The integrations expressed by equations (3.3.3-7) treat each of the functions , , , and  as linear during each interval Dt.  The assumption of linearity for  is sufficient to fully specify the response, so clearly the complete set of assumptions constitutes an over-specification.  Also, since two consecutive derivatives of a given function cannot actually both be linear functions of time (any more than an object can have constant velocity and constant acceleration simultaneously), it's clear that bilinear substitution gives (as does the method of finite differences) an intrinsically inexact recurrence formula.


Perhaps for historical reasons, the approach of bilinear substitution is in accord with the techniques of analog simulation, where differential equations are commonly treated in integral form.  For example, if we integrate equation (3.3.2-1) twice with respect to time, we have



Naturally, direct application of trapezoidal integration to this equation leads to exactly the same recurrence formula as is given by bilinear substitution.



3.3.4  Simplifications Based on Approximations of ez


In this section we return to the optimum recurrence formula presented in Section 3.2.3 to show how it may be simplified by substituting approximations for ez into the coefficient expressions.  First, substituting the lowest-order Taylor series approximation of ez



into the equation for g in Table 2 gives



Using the subscript “a” to denote approximate values, this equation can be written



By equations for r1 and r2 beneath (3.2.3-4) we have



so equation (3.3.4-2) becomes



Similarly, da can be determined by using equation (3.3.4-1) to approximate the exponentials in equation for d in Table 2, which gives



Inserting these approximate expressions for g and d along with the exact expressions for a and b into the coefficients of equation (3.2.3-7), we arrive at the general recurrence formula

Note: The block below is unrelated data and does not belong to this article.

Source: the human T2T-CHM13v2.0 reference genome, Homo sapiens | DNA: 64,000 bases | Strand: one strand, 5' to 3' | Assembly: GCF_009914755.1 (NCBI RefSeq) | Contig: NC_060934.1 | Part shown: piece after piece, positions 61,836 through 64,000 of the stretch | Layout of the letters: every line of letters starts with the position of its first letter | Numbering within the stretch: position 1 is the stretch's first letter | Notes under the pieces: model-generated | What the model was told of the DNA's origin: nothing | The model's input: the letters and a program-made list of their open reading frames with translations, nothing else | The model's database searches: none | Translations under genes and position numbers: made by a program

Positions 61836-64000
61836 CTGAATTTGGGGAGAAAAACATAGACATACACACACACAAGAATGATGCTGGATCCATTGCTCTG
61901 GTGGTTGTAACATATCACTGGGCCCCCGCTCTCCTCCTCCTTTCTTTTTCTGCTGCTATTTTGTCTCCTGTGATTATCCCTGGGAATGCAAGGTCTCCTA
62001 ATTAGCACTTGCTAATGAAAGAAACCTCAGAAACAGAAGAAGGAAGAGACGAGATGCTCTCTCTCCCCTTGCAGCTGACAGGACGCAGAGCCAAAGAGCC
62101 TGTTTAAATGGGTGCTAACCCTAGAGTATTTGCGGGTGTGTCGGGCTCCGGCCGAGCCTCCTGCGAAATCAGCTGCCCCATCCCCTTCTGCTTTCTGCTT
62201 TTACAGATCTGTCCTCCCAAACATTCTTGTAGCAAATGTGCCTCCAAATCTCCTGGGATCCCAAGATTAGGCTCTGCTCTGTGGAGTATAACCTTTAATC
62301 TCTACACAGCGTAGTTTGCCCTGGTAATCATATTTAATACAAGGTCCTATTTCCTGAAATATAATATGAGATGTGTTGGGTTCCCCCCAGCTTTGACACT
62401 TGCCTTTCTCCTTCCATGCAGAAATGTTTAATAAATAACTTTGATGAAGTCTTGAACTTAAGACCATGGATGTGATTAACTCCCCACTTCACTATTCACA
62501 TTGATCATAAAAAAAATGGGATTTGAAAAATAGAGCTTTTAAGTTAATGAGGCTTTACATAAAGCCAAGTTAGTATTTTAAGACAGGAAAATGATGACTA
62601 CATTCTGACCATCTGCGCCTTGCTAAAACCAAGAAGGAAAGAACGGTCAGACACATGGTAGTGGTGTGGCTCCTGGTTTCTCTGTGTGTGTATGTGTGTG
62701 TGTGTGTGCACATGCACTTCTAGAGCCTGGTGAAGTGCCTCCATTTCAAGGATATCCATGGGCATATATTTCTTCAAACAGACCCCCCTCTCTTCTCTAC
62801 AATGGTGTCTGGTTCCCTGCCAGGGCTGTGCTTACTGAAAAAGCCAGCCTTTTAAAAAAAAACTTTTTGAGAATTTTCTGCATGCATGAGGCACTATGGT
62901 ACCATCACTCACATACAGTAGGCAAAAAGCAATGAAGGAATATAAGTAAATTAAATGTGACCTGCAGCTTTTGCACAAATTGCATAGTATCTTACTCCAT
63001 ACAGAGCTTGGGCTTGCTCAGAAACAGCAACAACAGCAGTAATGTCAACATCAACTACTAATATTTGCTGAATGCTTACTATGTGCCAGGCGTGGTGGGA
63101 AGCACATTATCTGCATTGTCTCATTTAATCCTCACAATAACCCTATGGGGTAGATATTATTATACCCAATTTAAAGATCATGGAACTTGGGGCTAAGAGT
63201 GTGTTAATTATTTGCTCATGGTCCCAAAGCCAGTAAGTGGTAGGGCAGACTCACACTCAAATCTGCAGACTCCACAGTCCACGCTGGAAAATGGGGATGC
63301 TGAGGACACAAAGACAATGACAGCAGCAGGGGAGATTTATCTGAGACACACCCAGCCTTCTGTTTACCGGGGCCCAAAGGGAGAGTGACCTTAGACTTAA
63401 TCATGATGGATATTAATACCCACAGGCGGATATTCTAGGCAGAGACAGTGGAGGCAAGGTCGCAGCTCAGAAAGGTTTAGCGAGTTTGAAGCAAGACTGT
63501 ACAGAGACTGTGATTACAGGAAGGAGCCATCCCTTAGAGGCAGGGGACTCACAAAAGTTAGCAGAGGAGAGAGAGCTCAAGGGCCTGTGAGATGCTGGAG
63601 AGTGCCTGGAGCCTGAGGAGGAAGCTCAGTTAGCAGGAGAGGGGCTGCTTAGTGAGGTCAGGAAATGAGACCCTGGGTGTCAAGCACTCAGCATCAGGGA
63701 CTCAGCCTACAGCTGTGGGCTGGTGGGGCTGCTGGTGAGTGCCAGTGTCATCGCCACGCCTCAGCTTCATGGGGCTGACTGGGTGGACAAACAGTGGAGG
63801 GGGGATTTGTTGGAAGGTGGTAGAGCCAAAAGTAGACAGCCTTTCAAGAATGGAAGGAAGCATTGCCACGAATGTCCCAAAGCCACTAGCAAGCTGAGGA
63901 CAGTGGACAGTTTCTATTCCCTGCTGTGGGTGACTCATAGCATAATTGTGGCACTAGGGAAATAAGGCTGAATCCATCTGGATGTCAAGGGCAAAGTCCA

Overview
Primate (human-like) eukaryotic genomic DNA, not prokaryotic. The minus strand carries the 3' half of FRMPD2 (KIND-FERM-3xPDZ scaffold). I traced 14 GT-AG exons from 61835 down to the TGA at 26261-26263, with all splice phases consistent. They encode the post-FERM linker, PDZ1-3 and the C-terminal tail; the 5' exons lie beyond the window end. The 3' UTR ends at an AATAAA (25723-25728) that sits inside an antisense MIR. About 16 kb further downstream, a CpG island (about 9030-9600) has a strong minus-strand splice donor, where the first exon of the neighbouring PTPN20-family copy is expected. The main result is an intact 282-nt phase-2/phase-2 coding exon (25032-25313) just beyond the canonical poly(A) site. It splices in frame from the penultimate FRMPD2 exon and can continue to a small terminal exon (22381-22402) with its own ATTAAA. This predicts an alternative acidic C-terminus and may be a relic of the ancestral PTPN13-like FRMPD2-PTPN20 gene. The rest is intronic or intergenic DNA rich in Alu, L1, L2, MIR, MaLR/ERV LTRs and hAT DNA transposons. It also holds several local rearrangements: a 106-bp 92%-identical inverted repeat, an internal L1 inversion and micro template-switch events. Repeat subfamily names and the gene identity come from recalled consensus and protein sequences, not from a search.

Since this recurrence formula is based on the exponential approximation given by equation (3.3.4-1), it will give acceptable results only if the exponents  r1Dt and r2Dt are very much smaller than 1, which means that the execution frequency must be very high.


Rather than proceeding to higher-order Taylor series approximations, we will turn to a more efficient approximation of the exponential



Substituting this into equations for g and d in Table 2 gives the approximate parameters



These are exactly the same approximations as were derived using bilinear substitution in Section 3.3.3.  The homogeneous (i.e., unforced) response is fully determined by these two coefficients.  In general, the substitution of (3.3.4-3) into the analytical expression for the exact Nth-order homogeneous response leads to the same recurrence coefficients (for the output variable terms) as does bilinear substitution.  (Recall from Section 2.3.2 that the total solutions match in the case of first order response.)  This clarifies the correspondence between bilinear substitution and the optimum solution, and provides an alternative derivation without resort to trapezoidal integration.  (The coefficients for the input variable terms can be derived similarly by substituting (3.3.4-3) into the “homogeneous form” of x(t), as if it were the output of the transfer function, and then applying the appropriate scale factor.)